On 17 January whilst escorting Convoy ON18 Duncan was accidentally rammed by a Norwegian merchant vessel causing a twenty foot hole in her side but fortunately she did not sink and was taken under tow to Invergordon for temporary repairs. She was later towed to Grangemouth for repairs that were not completed until 22 July.
After another short stint at the Anti-submarine training school Whinney joined the lead ship of the 4th Destroyer flotilla HMS Cossack under Captain Philip Vian, with whom he had served under as a midshipman on Royal Sovereign. In May 1941 whilst they were escorting a southbound convoy WS8B from Glasgow they heard that HMS Hood had been sunk by German battle cruiser Bismarck. Cossack along with Maori, Sikh, Zulu and Polish destroyer ORP Piorun were detached from the convoy to aid the hunt for Bismarck. On the evening of 26 May Piorun spotted Bismarck and opened fire; Vian kept up the attacks throughout the night, maintaining contact until the arrival of the big ships of the fleet the next day.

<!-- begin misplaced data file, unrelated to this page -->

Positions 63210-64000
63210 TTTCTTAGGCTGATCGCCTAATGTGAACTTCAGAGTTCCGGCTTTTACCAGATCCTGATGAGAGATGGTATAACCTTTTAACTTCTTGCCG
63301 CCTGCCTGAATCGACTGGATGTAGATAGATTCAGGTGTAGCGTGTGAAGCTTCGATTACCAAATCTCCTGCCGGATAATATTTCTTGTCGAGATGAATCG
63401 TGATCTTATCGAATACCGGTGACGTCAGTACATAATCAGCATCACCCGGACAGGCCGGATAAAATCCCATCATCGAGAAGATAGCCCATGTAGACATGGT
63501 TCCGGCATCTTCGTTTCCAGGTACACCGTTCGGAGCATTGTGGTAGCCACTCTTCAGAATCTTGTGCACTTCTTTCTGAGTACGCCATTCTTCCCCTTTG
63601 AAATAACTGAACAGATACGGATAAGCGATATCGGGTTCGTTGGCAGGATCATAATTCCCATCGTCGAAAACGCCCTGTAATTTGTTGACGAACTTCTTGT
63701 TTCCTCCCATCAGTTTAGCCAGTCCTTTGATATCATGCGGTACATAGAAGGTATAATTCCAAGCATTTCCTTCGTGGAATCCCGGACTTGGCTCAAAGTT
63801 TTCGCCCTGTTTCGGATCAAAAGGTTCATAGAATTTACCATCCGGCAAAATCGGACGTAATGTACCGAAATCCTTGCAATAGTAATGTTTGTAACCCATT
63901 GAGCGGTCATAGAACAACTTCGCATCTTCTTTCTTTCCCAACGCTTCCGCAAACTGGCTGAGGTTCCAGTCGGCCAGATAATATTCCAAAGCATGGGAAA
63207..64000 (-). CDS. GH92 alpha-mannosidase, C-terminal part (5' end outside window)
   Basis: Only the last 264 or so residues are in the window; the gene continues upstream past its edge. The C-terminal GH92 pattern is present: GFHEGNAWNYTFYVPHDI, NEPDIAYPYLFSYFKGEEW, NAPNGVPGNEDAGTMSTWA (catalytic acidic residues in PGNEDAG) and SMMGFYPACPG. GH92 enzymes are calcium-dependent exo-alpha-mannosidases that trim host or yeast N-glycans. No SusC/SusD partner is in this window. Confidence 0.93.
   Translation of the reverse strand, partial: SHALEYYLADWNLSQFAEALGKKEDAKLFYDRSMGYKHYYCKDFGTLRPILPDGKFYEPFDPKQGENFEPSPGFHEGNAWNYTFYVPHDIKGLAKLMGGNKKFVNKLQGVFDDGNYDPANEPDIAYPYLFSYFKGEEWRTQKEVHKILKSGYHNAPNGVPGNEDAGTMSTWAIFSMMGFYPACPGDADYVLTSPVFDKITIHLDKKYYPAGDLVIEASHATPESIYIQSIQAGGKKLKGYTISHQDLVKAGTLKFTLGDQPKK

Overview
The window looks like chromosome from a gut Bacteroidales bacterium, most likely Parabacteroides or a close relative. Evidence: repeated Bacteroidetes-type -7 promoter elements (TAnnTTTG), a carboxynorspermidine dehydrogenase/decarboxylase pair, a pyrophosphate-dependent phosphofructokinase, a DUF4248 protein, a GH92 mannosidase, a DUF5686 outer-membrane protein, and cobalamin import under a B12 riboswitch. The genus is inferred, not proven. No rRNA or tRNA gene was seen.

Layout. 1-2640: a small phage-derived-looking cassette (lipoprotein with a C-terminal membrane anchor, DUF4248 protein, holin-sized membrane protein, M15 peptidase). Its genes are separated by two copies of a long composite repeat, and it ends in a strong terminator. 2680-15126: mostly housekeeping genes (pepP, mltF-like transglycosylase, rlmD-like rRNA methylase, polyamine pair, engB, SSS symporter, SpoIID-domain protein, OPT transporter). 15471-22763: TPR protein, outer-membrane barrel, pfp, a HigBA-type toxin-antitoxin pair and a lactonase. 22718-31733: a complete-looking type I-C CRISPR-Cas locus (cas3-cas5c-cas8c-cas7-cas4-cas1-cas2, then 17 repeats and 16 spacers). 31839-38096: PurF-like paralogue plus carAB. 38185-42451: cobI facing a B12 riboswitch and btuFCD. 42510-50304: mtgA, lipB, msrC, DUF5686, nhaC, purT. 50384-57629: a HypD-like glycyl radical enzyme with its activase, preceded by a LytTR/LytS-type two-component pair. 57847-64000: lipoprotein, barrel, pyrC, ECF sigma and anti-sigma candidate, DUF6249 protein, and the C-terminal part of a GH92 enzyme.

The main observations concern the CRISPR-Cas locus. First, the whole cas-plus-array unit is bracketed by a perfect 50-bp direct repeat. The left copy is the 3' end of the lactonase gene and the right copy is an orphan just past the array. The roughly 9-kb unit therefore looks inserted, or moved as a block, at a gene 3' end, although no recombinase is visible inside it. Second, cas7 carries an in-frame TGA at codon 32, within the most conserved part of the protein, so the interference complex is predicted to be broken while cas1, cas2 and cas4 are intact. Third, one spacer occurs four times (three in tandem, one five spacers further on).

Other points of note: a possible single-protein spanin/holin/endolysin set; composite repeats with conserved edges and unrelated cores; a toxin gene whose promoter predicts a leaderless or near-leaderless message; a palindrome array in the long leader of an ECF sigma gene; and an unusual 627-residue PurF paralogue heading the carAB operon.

His next appointment was to the staff of the Commander-in-chief, South Atlantic stationed in Freetown, West Africa where he advised on Anti-submarine matters and trained the local escort force. Here he caused a slight controversy when he was sent to investigate the Cape Verde Islands by reconnaissance aircraft for signs of German U-boats being refuelled there; the islands belonged to Britain's allies Portugal and Whinney flying too close was caught snooping. He also caught Malaria whilst stationed here which needed several months of treatment beginning at the Hospital for Tropical Diseases (then based in Liverpool) on his return to Britain at the end of 1942.
Whinney assumed command of the destroyer HMS Wanderer in April 1943 while it was being converted to a Long Range Escort in the dockyards of Devonport. They served on the Western Approaches Command initially based at Greenock but later moving to Londonderry. Their first operational job was to escort troop ships for the Allied invasion of Sicily.